LEGO Boost: Robotics for a younger audience

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Today, ahead of the CES consumer electronics show in Las Vegas, LEGO has announced a new robotics system, LEGO Boost, aimed at kids too young for Mindstorms. We haven't received any press material and as far as I can tell LEGO hasn't mentioned it in their social media channels yet, but it's all over tech websites, including CNET, Engadget, and TechCrunch.

You can read more about it at those sites, but in summary:

  • System based as opposed to Technic
  • To be released in the second half of the year
  • Will cost $160
  • Set number is 17101, contains 843 pieces
  • Programmed via iOS and Android apps
  • Consists of a combined motor/controller brick and colour and distance sensors
  • Comes with instructions to build five different things out of the box: Vernie the Robot, Frankie the Cat, the Guitar 4000, the Multi-Tool Rover 4 (M.T.R.4), and the Autobuilder.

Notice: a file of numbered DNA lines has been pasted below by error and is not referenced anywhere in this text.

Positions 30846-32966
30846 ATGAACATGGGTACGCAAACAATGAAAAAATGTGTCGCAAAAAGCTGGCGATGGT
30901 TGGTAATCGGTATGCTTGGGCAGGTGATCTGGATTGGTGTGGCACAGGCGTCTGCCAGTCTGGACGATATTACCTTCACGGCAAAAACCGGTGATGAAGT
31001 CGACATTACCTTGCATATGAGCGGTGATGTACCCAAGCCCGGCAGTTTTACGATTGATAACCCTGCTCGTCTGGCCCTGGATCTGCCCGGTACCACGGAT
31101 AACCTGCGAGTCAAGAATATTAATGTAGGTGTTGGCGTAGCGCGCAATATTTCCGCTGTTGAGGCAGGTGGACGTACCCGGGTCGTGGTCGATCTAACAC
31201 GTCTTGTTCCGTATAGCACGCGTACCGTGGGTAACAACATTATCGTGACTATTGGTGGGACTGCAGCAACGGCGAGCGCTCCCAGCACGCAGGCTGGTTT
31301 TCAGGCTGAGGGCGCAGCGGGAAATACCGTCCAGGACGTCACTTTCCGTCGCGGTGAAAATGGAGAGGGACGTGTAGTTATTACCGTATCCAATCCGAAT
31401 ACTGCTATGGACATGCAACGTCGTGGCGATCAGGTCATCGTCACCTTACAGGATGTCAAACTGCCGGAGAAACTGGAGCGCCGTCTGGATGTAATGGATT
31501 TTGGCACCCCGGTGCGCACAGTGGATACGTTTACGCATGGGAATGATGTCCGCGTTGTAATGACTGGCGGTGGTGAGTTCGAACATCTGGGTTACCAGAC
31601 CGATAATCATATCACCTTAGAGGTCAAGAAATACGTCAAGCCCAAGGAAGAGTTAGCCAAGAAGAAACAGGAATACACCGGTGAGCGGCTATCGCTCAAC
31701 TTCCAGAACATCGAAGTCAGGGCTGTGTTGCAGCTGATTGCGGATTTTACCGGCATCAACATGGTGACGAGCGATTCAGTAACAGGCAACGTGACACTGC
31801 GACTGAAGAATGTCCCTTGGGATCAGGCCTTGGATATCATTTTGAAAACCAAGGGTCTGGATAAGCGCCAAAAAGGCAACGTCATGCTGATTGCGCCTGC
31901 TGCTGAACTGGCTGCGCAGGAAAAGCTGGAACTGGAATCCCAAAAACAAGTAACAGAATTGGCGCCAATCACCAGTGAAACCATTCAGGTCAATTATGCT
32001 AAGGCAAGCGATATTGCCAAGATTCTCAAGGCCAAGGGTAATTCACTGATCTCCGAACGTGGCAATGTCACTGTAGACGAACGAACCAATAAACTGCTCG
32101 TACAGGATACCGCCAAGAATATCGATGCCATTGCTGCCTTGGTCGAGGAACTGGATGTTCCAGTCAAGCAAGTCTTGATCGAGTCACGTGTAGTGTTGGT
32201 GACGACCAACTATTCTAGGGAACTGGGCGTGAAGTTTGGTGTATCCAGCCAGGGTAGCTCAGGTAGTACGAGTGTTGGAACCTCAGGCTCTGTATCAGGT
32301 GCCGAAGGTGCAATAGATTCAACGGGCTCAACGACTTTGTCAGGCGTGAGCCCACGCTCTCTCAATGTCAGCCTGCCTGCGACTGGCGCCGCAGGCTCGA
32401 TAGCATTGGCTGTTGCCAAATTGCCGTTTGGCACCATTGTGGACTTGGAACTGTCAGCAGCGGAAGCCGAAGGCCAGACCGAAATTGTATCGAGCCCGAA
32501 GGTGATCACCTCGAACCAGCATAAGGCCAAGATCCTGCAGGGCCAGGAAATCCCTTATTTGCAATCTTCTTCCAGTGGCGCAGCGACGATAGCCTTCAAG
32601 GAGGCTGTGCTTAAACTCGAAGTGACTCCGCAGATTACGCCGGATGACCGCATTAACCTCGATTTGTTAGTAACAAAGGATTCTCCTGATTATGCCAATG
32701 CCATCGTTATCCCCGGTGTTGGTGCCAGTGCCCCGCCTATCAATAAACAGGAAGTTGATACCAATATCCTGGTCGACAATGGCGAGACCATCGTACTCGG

It looks to be fantastic and something I'm keen to investigate. As you may know I help at a kids after- school computer club for 7-11 year olds and we do find that Mindstorms can be a bit above some of them, and the time taken to construct robots leaves little left to actually program them.

In a video posted on WSJ, which you can watch after the break, you'll get an idea of how it works and its component parts:

From it, here's a bad image of the box:

It appears to utilise a single combined motor/controller unit to which external sensors are attached via a new type of connector:

What other interesting features or capabilities have you been able to ascertain from the sources above?

Hopefully we'll receive more information and press releases later today.

14 comments on this article

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By in United Kingdom,

Would that be a bit like the WeDo sets? I've got one of those somewhere - not tried it recently, I expect it won't run on Win7!

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By in United Kingdom,

I'd love a System based robotics set! I've never been as able to get into Technic in the first place.

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By in United States,

So this was the news that TLG was hinting at a few days ago on Facebook. I think it'll be popular with kids. For Christmas, my wife and I got our 6 year old a robot you can control via an app on a smartphone.